The cutting edge of modern physics examines some of
the most fundamental
questions in science. These questions address the very structure and
origin of the universe, the nature of the constituents of all matter and
their interactions and the mathematical structures that are necessary
for a quantitative formulation of the fundamental laws of nature. Two
concrete goals of current focus in fundamental physics are to find a
quantum theory of gravity that avoids the inconsistencies that arise
from trying to reconcile Einstein's general theory of relativity with
quantum mechanics and to find a unified theory which encompasses of all
the forces of nature and describes all of the particles which are
subject to those forces.

String theory provides a promising candidate for a
physical theory that
could simultaneously achieve both of these goals. String theory is a
physical model which is postulated to describe fundamental interactions
at exceedingly small distances where quantum mechanical fluctuations of
the geometry of spacetime would become important. As such, it should
offer an explanation for the conjectured phenomena which should occur
when quantum effects and gravity combine. In fact, string theory has had
some spectacular successes in this direction. It has given a microscopic
explanation to the apparent thermodynamic properties of black holes and
suggested a source of Hawking radiation. It has also been used to
understand the structure of some space-time singularities. A current
active research area centers on attempting to quantize strings in the
background of an expanding universe, possibly with an initial
singularity. The goal is to understand whether the microscopic physics
described by strings could be imprinted on spacetime in the form of some
observable features of the cosmos.

There are solutions of string theory which are
tantalizingly similar to
the standard model of elementary particle physics which describe the
presently observed non-gravitational interactions of elementary particle
physics. String theory is the ultimate unification of particles and
forces -- the only fundamental object is a string -- different particles
are strings with different modes of internal vibration -- and all
interactions are simply explained by the splitting and joining of those
strings. And, not only does this unify the forces of the standard model
in an elegant way, it incorporates gravity in a way which is apparently
consistent with quantum mechanics.

As a physical dynamical system, string theory is
still not completely
understood. It is clear that its full power will only be realized once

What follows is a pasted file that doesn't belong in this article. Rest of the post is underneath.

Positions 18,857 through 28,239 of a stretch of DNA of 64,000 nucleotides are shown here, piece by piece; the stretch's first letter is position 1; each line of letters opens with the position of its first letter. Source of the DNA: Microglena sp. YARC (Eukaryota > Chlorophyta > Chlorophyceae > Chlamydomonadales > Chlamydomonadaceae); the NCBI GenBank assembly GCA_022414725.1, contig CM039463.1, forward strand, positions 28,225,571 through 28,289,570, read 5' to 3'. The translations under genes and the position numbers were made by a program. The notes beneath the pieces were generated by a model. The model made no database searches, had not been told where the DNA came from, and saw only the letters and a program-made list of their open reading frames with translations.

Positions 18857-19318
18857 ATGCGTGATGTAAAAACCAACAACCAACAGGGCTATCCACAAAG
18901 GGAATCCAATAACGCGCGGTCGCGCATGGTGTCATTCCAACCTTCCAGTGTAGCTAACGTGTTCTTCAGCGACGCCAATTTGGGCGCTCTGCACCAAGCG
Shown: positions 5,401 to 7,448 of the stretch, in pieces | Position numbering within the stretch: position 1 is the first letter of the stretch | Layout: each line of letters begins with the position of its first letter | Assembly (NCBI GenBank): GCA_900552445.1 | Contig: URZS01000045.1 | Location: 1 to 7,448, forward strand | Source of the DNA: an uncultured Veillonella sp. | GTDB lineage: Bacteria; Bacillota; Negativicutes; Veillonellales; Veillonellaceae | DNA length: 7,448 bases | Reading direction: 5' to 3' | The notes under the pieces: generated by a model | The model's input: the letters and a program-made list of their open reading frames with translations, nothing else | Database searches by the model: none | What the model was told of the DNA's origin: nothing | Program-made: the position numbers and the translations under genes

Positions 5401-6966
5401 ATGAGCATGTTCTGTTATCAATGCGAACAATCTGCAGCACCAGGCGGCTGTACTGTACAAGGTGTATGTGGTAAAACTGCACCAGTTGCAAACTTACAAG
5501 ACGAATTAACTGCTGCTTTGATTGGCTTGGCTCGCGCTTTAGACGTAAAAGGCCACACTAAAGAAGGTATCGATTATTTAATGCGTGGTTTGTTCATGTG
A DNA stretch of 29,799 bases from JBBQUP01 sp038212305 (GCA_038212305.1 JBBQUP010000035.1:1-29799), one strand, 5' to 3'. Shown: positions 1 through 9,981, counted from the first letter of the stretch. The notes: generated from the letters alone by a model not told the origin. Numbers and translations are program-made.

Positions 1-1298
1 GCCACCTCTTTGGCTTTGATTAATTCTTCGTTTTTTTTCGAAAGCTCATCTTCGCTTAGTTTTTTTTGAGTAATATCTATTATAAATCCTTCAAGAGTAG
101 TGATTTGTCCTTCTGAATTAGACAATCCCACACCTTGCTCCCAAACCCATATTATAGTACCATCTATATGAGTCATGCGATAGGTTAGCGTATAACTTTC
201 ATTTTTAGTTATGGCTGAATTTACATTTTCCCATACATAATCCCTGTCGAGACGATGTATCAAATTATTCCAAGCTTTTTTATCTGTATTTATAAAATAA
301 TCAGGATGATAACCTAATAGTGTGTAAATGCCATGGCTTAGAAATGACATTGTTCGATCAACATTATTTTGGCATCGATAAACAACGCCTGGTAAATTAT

significant progress has been made in understanding its mathematical and
dynamical structure. This will undoubtedly involve the development of
radical new physical ideas and new mathematics. This development will be
an important frontier area for both mathematics and physics in the
foreseeable future.

One of the most interesting features of string theory
is duality.
Duality is the phenomenon where apparently different theories describe
the same dynamics with different mathematical variables. In string
theory, dualities take a few different forms. One is duality between
different kinds of string theories. It is now known that the five
apparently consistent kinds of superstring theory are related by
dualities and they are now thought to all be limits of an underlying
theory called M-theory. Another example is mirror symmetry, which is
currently an active subject of investigation in mathematical string
theory. It relates string theories which live on different space-times.

A different kind of duality is holography. It relates
string theory
living on a particular space-time to an ordinary quantum field theory,
usually living on a boundary of the space-time. These later dualities
have been used to find string theory duals of various gauge field
theories. Being a strong-weak coupling duality, it can give information
about either gauge theory or string theory in the strong coupling
regime. This subject is currently undergoing vigorous investigation. It
promises to progress our understanding of string theories by studying
their dual descriptions as field theories. It also yields a string
theory dual of the field theories involved and gives a new window for
quantitative description of their behaviors.